Posts about Yale

How Corn Syrup Might Be Making Us Fat

How Corn Syrup Might Be Making Us Hungry–and Fat by Katherine Harmon

…Glucose lowered the activity of the hypothalamus but fructose actually prompted a small spike to this area. As might be expected from these results, the glucose drink alone increased the feelings of fullness reported by volunteers, which indicates that they would be less likely to consume more calories after having something sweetened with glucose than something sweetened with more fructose.

Fructose and glucose look similar molecularly, but fructose is metabolized differently by the body and prompts the body to secrete less insulin than does glucose (insulin plays a role in telling the body to feel full and in dulling the reward the body gets from food). Fructose also fails to reduce the amount of circulating ghrelin (a hunger-signaling hormone) as much as glucose does. (Animal studies have shown that fructose can, indeed, cross the blood-brain barrier and be metabolized in the hypothalamus.) Previous studies have shown that this effect was pronounced in animal models…

Most of the science indicates calories consumed is by far the dominant factor in weight gain. Different foods with the same calories can affect how hungry you feel. Thus the biggest factor in reducing weight gain seems to be reducing calories and one way to help is to eat food that leaves you feeling full and avoid foods that don’t.

The science is not completely clear though on whether certain diets can have a significant affect above and beyond calorie levels. I am skeptical of such claims, however. There are concerns beyond calories for healthy eating – getting a well balanced diet is important.

Healthy physical activity is also important. Burning off calories with exercise allows more consumption without weight gain. And exercise is important for health not just to avoid gaining weight.

Related: Researchers Find High-Fructose Corn Syrup Results in More Weight GainDoes Drinking Diet Soda Result in Weight Gain?Waste from Gut Bacteria Helps Host Control WeightModeling Weight Loss Over the Long TermHow Caffeine Affects Your Body

Harnessing Light to Drive Nanomachines

A team led by researchers has shown that the force of light indeed can be harnessed to drive machines – when the process is scaled to nano-proportions. Their work opens the door to a new class of semiconductor devices that are operated by the force of light. They envision a future where this process powers quantum information processing and sensing devices, as well as telecommunications that run at ultra-high speed and consume little power.

The energy of light has been harnessed and used in many ways. The “force” of light is different — it is a push or a pull action that causes something to move. “While the force of light is far too weak for us to feel in everyday life, we have found that it can be harnessed and used at the nanoscale,” said team leader Hong Tang, assistant professor at Yale. “Our work demonstrates the advantage of using nano-objects as ‘targets’ for the force of light – using devices that are a billion-billion times smaller than a space sail, and that match the size of today’s typical transistors.”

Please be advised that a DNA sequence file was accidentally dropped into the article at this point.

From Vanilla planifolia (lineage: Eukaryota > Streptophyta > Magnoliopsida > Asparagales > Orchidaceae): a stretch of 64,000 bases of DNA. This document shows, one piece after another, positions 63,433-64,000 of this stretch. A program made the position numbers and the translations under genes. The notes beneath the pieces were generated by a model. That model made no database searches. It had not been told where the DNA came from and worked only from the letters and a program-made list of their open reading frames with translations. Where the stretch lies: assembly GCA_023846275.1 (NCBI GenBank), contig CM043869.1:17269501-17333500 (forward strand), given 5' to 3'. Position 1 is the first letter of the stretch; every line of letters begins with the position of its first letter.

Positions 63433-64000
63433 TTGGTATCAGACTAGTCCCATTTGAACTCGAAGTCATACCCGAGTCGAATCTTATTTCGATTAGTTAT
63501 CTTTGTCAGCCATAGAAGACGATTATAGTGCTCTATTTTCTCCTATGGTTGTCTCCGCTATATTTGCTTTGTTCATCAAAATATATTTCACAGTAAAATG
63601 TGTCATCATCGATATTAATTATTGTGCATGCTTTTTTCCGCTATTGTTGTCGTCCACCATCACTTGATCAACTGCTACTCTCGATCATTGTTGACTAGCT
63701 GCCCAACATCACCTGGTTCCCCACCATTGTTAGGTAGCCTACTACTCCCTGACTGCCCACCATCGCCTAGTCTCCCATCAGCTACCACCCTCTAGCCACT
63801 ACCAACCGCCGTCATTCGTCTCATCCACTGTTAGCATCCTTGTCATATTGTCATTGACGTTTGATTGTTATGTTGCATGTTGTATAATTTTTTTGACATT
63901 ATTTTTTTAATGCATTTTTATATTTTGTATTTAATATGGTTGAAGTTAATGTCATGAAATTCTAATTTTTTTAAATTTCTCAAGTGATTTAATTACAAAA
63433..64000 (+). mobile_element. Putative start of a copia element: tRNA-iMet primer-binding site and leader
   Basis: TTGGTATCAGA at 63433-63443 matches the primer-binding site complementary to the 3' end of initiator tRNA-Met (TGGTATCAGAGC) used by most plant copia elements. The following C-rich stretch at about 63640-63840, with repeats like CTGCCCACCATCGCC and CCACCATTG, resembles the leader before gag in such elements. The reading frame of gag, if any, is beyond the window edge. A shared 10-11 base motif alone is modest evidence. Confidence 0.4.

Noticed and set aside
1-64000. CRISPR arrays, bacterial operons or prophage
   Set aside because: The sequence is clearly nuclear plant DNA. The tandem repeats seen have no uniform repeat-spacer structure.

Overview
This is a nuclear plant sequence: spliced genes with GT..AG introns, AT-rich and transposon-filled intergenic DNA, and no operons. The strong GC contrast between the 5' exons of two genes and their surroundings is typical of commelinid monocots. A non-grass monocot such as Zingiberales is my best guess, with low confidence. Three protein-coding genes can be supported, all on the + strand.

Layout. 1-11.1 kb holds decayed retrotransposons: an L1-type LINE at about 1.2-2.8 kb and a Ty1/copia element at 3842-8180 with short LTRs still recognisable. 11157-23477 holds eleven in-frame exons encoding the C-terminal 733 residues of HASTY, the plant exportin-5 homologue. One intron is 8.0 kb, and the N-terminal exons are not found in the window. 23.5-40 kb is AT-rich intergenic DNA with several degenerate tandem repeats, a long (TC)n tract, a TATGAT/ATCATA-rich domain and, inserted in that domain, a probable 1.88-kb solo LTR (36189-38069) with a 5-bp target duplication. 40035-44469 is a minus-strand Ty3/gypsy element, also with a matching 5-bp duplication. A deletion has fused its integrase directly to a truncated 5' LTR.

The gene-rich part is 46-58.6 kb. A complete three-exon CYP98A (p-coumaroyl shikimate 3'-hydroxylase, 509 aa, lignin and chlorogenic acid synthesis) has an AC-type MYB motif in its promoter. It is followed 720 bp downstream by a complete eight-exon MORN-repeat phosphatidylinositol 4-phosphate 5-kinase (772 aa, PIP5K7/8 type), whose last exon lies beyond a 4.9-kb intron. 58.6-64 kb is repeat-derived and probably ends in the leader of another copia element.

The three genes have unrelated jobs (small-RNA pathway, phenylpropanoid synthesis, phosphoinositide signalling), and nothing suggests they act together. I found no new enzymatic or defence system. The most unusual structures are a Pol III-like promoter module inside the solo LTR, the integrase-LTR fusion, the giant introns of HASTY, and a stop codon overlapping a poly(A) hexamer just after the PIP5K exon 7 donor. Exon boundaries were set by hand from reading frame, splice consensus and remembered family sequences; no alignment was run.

Full Press release

Related: Nanotube-producing Bacteria Show Manufacturing PromiseSelf-assembling Nanotechnology in Chip ManufacturingSlowing Down Light3 “Moore Generations” of Chips at OnceManipulating Carbon Nanotubesposts on university research

Virus Engineered To Kill Deadly Brain Tumors

Yale Lab Engineers Virus That Can Kill Deadly Brain Tumors

A laboratory-engineered virus that can find its way through the vascular system and kill deadly brain tumors has been developed by Yale School of Medicine researchers, it was reported this week in the Journal of Neuroscience.

Each year 200,000 people in the United States are diagnosed with a brain tumor, and metastatic tumors and glioblastomas make up a large part of these tumors. There currently is no cure for these types of tumors, and they generally result in death within months.

“Three days after inoculation, the tumors were completely or almost completely infected with the virus and the tumor cells were dying or dead,” van den Pol said. “We were able to target different types of cancer cells. Within the same time frame, normal mouse brain cells or normal human brain cells transplanted into mice were spared. This underlines the virus’ potential therapeutic value against multiple types of brain cancers.”

Pretty cool. Too bad these press releases never quite live up to the initial promise. Still this one is very cool, if it can succeed in helping even a small percentage of people it will be a great breakthrough. It is also just cool – using a virus to kill tumors – how cool is that?

Related: What are viruses?Using Bacteria to Carry Nanoparticles Into CellsCancer Cure, Not so FastCancer cell ‘executioner’ foundCancer Deaths not a Declining TrendUsing Viruses to Construct Electrodes and More

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